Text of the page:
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Tribology and Lubrication Technology December 2012 : Page 17

20 MinuTES wiTH… Phil Miller By Karl M. Phipps / Managing Editor Lubrizol’s global compliance manager for metalworking additives discusses EPA’s new registration-approval process for lubricant manufacturers who market biocides globally. Phil Miller The Quick File: Phil Miller is the global compliance manager-metalworking additives for The Lubrizol Corp. in Spartanburg, S.C., where he has worked since 1997. His primary responsibilities involve regulatory compliance for all metalworking products and, most recently, biocide registration in the U.S. Previously, he served as vice president of technical services and minority owner for the Gateway Additive Co. (1992-97), which was later acquired by Lubrizol. Phil began his 22-year at Olin Corp. as an analytical chemist and later in Olin’s R&D department as a technical services representative, focusing on polyalkylene glycol (PAG) applications in metalworking, fi re-resistant hydraulics and other industrial uses. While at Gateway Additive, he also was involved in the acquisition of Olin’s PAG business, responsible for developing product literature, material-safety data sheets, regulatory compliance, advertising, technical service and sales. Phil joined STLE in 1981 and has been an active volunteer and contributor to the society, both at the national and local levels. He served as STLE’s 2001-2002 president and was named a Fellow in 2003. WWW .S TLE. OR G Fun Fact: Prior to joining Olin, Phil also worked summer s at Columbia University’s Lamont Geological Observatory, which served as a primary site preparing methods for characterizing the composition and radiometric dating of the moon rocks. Coincident ally, Phil’s boss, Dr. Paul Gast, was the chief geologist for NASA and selected the fi rst lunar landing site. TLT: can you describe the EPA Reregistration process? Miller: Under the reregistration pro-cess, the U.S. EPA has reviewed older pesticides (those initially registered before November 1984) under the Federal Insecticide, Fungicide and Ro-denticide Act (FIFRA) to ensure that they meet current scientifi c and regu-latory standards. This process consid-ered the human health and ecological effects of pesticides and resulted in ac-tions to reduce risks that are of con-cern. At the end of this review process, EPA issues a Reregistration Eligibility Document (RED) that outlines its fi nal risk assessment and decisions regard-ing the use of the pesticide in a man-ner that will not cause unreasonable adverse effects to man or the environ-ment. Registrants are then required to update their product labels based on the RED. At this time, the reregistration pro-cess is ending, however, implementa-tion of the decisions continues beyond the issuance of the REDs. DE CEMBER 2 012 • 17 EducaTion Bachelor’s of Science, Marketing & Chemistry – Fairfi eld University, Fairfi eld, Conn., 1970 induSTRy aFFiLiaTionS and PRoFESSionaL acHiEVEMEnTS • STLE Connecticut and Carolinas Sections, chairman • American Chemical Council, Biocides Panel member • ASTM, Metal Removal Fluids Subcommittee, chairman • ILMA, Technology Committee Chairman & SHERA Committee member • Holds 11 U.S. and fi ve foreign patents and has presented several technical presentations at STLE annual conferences. TRIB OL OG Y & L UBRIC A TION TE CHNOL OG Y

20 Minutes With…Phil Miller

Karl M. Phipps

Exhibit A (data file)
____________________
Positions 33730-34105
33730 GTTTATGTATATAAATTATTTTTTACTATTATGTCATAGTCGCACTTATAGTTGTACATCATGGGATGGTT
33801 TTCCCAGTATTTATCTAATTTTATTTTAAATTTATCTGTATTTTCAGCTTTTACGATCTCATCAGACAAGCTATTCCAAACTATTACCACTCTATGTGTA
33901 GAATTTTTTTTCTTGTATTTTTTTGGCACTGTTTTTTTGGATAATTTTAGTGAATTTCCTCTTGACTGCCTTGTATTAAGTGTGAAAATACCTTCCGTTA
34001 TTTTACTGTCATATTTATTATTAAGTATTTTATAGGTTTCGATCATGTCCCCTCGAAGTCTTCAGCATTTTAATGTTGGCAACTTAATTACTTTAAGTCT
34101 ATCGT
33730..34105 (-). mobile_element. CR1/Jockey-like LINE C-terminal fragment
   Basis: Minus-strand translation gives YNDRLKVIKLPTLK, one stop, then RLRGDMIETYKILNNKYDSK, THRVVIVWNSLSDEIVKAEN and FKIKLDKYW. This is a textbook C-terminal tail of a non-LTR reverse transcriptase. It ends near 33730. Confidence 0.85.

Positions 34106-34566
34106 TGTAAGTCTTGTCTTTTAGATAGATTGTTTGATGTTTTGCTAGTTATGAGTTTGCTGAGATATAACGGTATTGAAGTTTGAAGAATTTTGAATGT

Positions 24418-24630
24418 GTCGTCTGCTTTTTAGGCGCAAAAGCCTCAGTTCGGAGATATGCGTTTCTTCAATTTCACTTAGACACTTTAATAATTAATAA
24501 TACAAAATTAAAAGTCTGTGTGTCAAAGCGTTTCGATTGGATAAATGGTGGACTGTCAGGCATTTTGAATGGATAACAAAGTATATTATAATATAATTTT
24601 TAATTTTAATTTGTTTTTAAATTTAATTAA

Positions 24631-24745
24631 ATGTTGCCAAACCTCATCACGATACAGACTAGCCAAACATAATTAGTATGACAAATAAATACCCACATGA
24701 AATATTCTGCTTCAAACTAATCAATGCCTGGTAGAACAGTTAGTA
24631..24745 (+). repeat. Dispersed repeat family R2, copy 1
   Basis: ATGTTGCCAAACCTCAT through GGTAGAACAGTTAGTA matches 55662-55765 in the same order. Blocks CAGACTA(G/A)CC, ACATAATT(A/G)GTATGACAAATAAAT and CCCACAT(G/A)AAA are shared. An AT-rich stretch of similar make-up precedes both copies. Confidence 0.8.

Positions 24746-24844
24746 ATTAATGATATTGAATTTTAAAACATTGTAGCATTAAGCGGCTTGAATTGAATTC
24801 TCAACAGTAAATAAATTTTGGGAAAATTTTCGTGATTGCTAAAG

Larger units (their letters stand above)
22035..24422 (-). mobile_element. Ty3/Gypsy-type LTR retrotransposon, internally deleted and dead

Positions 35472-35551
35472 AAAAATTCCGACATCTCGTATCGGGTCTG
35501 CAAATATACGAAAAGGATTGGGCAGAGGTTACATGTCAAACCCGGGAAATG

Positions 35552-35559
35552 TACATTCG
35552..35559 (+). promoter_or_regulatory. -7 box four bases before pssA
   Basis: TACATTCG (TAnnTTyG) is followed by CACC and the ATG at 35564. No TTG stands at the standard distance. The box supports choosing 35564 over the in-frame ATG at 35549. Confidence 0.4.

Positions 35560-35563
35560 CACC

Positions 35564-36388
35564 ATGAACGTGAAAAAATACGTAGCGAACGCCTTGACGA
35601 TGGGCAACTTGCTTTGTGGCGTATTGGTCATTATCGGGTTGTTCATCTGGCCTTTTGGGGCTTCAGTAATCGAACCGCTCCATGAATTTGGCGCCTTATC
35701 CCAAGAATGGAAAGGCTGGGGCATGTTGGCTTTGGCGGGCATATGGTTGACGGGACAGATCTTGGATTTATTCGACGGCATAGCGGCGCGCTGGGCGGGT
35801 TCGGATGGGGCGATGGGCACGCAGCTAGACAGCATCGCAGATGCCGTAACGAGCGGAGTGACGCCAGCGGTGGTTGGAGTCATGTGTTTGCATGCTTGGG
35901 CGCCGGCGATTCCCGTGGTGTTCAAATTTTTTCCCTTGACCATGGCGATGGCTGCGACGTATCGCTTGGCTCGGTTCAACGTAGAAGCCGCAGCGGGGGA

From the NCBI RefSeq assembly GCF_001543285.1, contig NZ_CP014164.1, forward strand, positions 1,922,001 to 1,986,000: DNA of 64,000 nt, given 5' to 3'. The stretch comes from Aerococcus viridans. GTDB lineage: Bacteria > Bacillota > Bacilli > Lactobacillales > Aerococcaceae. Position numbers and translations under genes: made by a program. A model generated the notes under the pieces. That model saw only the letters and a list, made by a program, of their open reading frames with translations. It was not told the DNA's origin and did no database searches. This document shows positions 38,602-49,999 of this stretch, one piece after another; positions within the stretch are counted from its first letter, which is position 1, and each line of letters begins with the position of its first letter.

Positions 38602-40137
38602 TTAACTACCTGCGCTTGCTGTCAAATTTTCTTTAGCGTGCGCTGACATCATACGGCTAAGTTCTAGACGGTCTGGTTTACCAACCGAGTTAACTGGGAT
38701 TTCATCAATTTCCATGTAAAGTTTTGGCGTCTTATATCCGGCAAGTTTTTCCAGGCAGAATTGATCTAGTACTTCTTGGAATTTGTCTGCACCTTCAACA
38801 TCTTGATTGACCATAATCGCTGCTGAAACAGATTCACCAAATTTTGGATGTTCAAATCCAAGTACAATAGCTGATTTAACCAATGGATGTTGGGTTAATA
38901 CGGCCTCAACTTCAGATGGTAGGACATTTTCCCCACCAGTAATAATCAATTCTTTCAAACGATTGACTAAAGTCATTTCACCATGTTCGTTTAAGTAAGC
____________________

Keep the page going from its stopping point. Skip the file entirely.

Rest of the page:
<br /> Lubrizol’s global compliance manager for metalworking additives discusses EPA’s new registration-approval process for lubricant manufacturers who market biocides globally.<br /> <br /> Phil Miller The Quick File:<br /> Phil Miller is the global compliance manager-metalworking additives for The Lubrizol Corp. in Spartanburg, S.C., where he has worked since 1997. His primary responsibilities involve regulatory compliance for all metalworking products and, most recently, biocide registration in the U.S. Previously, he served as vice president of technical services and minority owner for the Gateway Additive Co. (1992-97), which was later acquired by Lubrizol.<br /> <br /> Phil began his 22-year at Olin Corp. as an analytical chemist and later in Olin’s R&D department as a technical services representative, focusing on polyalkylene glycol (PAG) applications in metalworking, fire-resistant hydraulics and other industrial uses. While at Gateway Additive, he also was involved in the acquisition of Olin’s PAG business, responsible for developing product literature, material-safety data sheets, regulatory compliance, advertising, technical service and sales.<br /> <br /> Phil joined STLE in 1981 and has been an active volunteer and contributor to the society, both at the national and local levels. He served as STLE’s 2001-2002 president and was named a Fellow in 2003.<br /> <br /> EDUCATION<br /> Bachelor’s of Science, Marketing & Chemistry – Fairfield University, Fairfield, Conn., 1970<br /> <br /> INDUSTRY AFFILIATIONS AND PROFESSIONAL ACHIEVEMENTS<br /> • STLE Connecticut and Carolinas Sections, chairman<br /> • American Chemical Council, Biocides Panel member<br /> • ASTM, Metal Removal Fluids Subcommittee, chairman<br /> • ILMA, Technology Committee Chairman & SHERA Committee member<br /> • Holds 11 U.S. and five foreign patents and has presented several technical presentations at STLE annual conferences.<br /> <br /> TLT: can you describe the EPA Reregistration process?<br /> Miller: Under the reregistration process, the U.S. EPA has reviewed older pesticides (those initially registered before November 1984) under the Federal Insecticide, Fungicide and Rodenticide Act (FIFRA) to ensure that they meet current scientific and regulatory standards. This process considered the human health and ecological effects of pesticides and resulted in actions to reduce risks that are of concern. At the end of this review process, EPA issues a Reregistration Eligibility Document (RED) that outlines its final risk assessment and decisions regarding the use of the pesticide in a manner that will not cause unreasonable adverse effects to man or the environment. Registrants are then required to update their product labels based on the RED.<br /> <br /> At this time, the reregistration process is ending, however, implementation of the decisions continues beyond the issuance of the REDs.<br /> <br /> TLT: What is the EPA Registration Review process?<br /> Miller: In 2006 EPA initiated a new program called Registration Review that re-evaluates all pesticides on a regular cycle. The program’s goal is to review each pesticide active ingredient every 15 years to make certain that as the ability to assess risks to human health and the environment evolves, and as policies and practices change, all pesticide products in the marketplace can still be used safely. EPA must complete the first 15-year cycle of registration review by Oct. 1, 2022. To meet this requirement, EPA is opening 70 or more dockets annually through 2017 so that almost all pesticides registered at the start of the program will have dockets opened by 2017.<br /> <br /> To initiate the Registration Review process, EPA opens a public docket that includes a preliminary work plan. This work plan explains what the EPA knows about the pesticide and its thought process for determining the anticipated data and assessment needs. Registrants and the public can comment on this information. As of April 2012, over 300 cases (EPA can aggregate similar active ingredients into a case) have been opened. The Registration Review schedule can be found at http://www.epa.gov/oppsrrd1/registration_ review/schedule.htm.<br /> <br /> After considering public comments, EPA issues a final work plan for each case that responds to the comments, explaining the EPA’s risk assessment and data needs and presents an expected timeline for the registration review. As of April 2012, more than 200 cases are past the final work plan stage. When the EPA determines that additional information is needed to complete the risk assessment, a Data Call-In (DCI) is sent to all relevant registrants. Under a DCI notice, EPA can request active ingredient and/ or product-specific safety and performance data. All relevant registrants must respond to the DCI by the required deadline or EPA can issue a Notice of Intent to Suspend.<br /> <br /> After all DCI data are collected and reviewed, EPA will determine whether the pesticide meets or does not meet the standard for registration. EPA’s final decision is outlined in the Final Decision Document. As of April 2012, 30 Registration Review final decisions have been issued.<br /> <br /> TLT: What are the potential financial obligations to comply with the Registration Review process?<br /> Miller: This will be highly dependent on the additional data EPA may request. It can range from very little to $5 million, if EPA requires a full cancer study.<br /> <br /> TLT: Are biocides registered for use in mWfs affected by the Registration Review process?<br /> Miller: All antimicrobial agents, regardless of their end use, must go through this process. EPA considers metalworking to be a high-exposure scenario, which results in a higher level of scrutiny for active ingredients used in MWFs. The American Chemistry Council’s Antimicrobial Exposure Task Force (AEATF II) has exposure studies planned. Recent NIOSH publications have shown a steady decrease in inhalation exposure over the last 30 years, likely due to the growing use of closed and semi-enclosed machines. It appears that EPA will be using aerosol mist values of 0.5 or 0.8 mg/m3 rather than the current 5 mg/m3 to do their risk assessments. This will likely enable a more favorable risk assessment and more products to remain on the market with metalworking use registration.<br /> <br /> TLT: What should biocide users ask their suppliers regarding the impact of the EPA Registration Review process?<br /> Miller: I think it is important to find out the Registration Review timeline for the antimicrobials they are currently using or evaluating for future use. The safest approach may be using newly registered or reregistered products. <br /> <br /> TLT: Do agencies that regulate biocides in other countries have a similar process to the u.S. EPA RED Registration Review?<br /> Miller: Yes. For example, to ensure the safety of Canadians, Health Canada launched the Pest Management Regulatory Agency (PMRA) Reevaluation Program in 2001 to examine 401 active ingredients registered before 1995. This review program will ensure older pesticides that no longer meet modern standards are removed from the Canadian market and the use instructions on product labels are updated to best protect users, bystanders and the environment. Under current legislation, all products will be reevaluated on a 15- year cycle.<br /> <br /> TLT: What’s next on the horizon?<br /> Miller: EPA announced a list of chemicals to be screened for their potential effects on the endocrine system. EPA will use a two-tiered screening and testing process. Through Tier 1, EPA hopes to identify chemicals that have the potential to interact with the endocrine system. Through Tier 2, EPA will determine the endocrine-related effects caused by each chemical and obtain information about effects at various doses. More detailed information is available at http://www.epa.gov/ endo/. Also look for evolving programs for nanomaterials, too.